In spite of not having any starts on his resume, Antonio Richardson isn't a player in jeopardy of losing his job. However, the sophomore clocks in daily for the Big Orange with a chip on his shoulder and something to prove — to himself.
The Mt. Pleasant, Tenn., native is confident in his ability out at left tackle and is getting pleasure out of being pushed by teammates and defensive linemen like Steven Fowlkes and Darrington Sentimore.
Tennessee's defense got the better of the offense Friday. Richardson & Co. heard all about it from the coaching staff. With the fuse lit, look for the offensive side to take Saturday's scrimmage quite seriously.
"It's just like game day," Richardson said. "In three more weeks, we've got to go to the Georgia Dome and perform."
The 6-foot-6, 332-pounder spoke on camera after the Vols practiced at Science Hill High School. Check it out:
Being the No. 1 tailback at Tennessee comes with a certain amount of attention and pressure. Yet, striving to gain that spot and willing to embrace the microscope is Rajion Neal.
Experience. Size. Speed. The Fayetteville, Ga., product has the physical attributes to help bring the Vols' running game back to life.
"We've got a new, little confidence and swagger about us about how we feel about this run game and that's something we're still ready to prove," Neal said Friday.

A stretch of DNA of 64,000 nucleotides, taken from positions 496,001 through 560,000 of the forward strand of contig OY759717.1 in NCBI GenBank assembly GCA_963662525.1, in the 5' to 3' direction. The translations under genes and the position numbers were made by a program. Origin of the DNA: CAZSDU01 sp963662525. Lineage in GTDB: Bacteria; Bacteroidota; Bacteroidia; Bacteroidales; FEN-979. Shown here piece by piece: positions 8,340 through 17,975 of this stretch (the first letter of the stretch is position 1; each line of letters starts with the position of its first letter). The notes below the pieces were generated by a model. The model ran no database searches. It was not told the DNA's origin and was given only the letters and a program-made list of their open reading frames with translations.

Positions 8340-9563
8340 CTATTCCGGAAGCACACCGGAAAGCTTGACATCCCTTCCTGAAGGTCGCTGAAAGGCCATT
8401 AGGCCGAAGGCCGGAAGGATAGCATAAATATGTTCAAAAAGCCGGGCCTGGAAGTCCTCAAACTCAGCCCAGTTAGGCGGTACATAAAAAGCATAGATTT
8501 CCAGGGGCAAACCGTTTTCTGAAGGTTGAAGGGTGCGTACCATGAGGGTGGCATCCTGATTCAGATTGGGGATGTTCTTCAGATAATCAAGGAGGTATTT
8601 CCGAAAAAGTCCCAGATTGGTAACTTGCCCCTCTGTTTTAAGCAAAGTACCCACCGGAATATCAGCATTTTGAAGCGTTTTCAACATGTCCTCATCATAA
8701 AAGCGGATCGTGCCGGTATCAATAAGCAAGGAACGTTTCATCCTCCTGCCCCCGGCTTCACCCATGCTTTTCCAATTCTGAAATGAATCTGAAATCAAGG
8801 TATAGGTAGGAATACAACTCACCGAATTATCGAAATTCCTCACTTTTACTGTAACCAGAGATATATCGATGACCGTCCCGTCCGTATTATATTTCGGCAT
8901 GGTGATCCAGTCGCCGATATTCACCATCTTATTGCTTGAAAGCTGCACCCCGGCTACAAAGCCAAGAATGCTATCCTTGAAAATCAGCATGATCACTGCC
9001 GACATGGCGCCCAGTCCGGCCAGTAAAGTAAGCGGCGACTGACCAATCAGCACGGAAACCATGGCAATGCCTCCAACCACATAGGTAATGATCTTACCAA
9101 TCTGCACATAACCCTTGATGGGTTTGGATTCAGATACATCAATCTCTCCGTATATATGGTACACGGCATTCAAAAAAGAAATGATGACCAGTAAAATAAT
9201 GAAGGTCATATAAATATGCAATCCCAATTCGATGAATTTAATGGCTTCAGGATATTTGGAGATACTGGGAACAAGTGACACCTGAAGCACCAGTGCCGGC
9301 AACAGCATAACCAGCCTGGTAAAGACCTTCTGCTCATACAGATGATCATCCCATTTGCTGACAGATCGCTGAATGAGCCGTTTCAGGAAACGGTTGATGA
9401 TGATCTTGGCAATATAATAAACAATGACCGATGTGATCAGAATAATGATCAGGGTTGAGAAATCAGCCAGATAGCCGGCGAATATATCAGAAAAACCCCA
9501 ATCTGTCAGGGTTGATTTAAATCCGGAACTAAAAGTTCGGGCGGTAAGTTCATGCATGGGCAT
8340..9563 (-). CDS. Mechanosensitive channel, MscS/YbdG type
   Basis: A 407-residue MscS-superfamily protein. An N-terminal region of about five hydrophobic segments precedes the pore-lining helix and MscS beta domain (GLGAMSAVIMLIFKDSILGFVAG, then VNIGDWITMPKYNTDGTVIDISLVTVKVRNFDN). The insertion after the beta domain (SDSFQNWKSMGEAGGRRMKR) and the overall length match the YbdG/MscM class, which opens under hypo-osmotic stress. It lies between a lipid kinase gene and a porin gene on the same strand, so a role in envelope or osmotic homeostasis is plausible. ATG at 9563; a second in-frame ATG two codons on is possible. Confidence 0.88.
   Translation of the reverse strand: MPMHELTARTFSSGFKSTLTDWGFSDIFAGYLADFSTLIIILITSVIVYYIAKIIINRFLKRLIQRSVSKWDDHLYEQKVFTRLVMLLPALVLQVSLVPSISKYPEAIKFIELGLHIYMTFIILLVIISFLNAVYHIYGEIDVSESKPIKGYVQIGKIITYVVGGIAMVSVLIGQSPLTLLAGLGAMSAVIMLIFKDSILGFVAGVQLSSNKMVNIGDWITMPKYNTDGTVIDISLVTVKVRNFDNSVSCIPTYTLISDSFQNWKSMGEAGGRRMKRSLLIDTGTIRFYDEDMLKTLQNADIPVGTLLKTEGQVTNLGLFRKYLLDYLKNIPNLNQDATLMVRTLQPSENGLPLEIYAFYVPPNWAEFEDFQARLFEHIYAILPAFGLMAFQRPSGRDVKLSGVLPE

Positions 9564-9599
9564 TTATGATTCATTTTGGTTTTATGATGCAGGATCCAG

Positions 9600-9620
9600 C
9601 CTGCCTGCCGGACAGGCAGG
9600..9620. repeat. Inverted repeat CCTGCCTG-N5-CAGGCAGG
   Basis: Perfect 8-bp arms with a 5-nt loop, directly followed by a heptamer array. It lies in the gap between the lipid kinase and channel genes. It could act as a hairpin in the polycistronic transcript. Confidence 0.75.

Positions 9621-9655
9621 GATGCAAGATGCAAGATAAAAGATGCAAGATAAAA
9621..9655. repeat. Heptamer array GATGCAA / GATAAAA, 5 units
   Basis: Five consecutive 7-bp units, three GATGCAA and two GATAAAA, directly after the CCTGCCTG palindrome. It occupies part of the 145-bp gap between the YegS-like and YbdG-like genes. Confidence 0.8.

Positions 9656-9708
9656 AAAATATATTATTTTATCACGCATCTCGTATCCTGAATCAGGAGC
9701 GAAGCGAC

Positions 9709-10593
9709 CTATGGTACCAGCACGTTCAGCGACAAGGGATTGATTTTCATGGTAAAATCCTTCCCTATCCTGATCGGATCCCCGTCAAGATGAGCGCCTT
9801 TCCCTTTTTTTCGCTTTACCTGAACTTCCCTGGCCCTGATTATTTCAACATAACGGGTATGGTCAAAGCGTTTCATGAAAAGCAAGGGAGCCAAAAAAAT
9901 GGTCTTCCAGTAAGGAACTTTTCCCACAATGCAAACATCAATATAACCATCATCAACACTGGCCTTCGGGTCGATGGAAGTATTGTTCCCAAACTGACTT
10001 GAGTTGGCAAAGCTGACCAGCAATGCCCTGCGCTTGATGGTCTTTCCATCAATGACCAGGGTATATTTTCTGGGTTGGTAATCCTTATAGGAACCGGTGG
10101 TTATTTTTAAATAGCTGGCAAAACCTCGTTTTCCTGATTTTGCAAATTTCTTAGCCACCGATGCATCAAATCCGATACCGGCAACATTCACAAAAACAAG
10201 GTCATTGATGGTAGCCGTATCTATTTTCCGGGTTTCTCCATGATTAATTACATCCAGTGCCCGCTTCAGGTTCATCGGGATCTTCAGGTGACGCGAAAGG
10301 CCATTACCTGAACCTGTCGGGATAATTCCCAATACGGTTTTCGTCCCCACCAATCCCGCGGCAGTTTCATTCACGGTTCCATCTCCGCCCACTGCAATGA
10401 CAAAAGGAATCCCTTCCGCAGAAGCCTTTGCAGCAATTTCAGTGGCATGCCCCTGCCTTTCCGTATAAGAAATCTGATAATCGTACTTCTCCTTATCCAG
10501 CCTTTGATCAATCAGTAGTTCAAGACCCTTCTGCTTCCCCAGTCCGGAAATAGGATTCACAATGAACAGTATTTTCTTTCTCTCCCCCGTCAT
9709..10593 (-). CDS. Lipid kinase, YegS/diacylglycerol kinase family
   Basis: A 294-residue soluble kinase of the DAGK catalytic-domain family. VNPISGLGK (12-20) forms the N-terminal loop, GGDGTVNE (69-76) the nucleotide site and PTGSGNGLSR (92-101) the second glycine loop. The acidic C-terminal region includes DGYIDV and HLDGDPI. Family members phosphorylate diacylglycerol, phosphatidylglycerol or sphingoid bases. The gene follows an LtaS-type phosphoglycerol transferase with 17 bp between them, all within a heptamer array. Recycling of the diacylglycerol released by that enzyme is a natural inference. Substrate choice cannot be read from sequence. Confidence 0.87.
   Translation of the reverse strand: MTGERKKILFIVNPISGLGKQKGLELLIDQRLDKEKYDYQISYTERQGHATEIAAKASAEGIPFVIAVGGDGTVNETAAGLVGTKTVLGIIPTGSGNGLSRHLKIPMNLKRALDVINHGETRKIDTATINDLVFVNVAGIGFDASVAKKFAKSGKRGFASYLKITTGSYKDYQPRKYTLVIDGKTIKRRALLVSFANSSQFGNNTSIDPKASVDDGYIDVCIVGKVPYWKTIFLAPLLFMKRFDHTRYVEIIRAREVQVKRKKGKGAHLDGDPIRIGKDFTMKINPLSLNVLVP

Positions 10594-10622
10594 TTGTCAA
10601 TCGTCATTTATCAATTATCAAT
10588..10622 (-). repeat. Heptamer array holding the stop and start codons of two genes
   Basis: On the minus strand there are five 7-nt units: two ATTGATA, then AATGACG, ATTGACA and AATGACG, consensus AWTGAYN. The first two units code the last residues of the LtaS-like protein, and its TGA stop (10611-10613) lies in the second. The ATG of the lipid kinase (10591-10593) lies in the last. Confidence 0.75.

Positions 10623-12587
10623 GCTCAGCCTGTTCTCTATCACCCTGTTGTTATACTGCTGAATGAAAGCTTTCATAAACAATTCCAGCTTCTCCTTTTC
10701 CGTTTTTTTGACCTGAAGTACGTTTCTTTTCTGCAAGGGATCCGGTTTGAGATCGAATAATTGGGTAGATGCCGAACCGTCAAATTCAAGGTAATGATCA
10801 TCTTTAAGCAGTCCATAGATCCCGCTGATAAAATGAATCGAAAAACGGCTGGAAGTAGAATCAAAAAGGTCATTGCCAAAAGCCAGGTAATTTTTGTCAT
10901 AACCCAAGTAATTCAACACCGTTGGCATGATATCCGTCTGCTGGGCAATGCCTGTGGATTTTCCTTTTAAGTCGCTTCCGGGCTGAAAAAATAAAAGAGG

If Tennessee kicked off today against Florida, Neal would likely get the first carry. In 21 career games played, including three starts, he has carried the rock 73 times for 331 yards (4.5 per carry) with two touchdowns. Much of his handoffs in 2011 were jet sweeps as he spent a majority of the season at wide receiver.
Should all go as planned, Neal could match or surpass his career total for rushes by the time the Orange & White heads to Athens on Sept. 29.
Take a listen to what the Sandy Creek (Ga.) High runner said following training camp Friday:
The attrition woes still haven't remedied themselves from the Tennessee roster, which contains just 12 scholarship seniors. Prentiss Waggner is a member of that dozen and one of eight that originally committed to former head coach Phillip Fulmer.
Considering the fifth-year veterans are easily the minority on the team, a considerable amount of leadership weight falls on the shoulders of few. However, given how little on-the-field success the group has enjoyed since becoming Vols, they talk often about putting Tennessee back on the map and going out as a class that accomplished that feat.
Cornerback has its share of underclassmen with Deion Bonner, Justin Coleman, Vincent Dallas and Daniel Gray working alongside Waggner and first-year assistant coach Derrick Ansley. Given the talent the Southeastern Conference has at wide receiver yearly these days, it will be a group getting much attention.
See Waggner talk about the progress at corner and other items in the video below: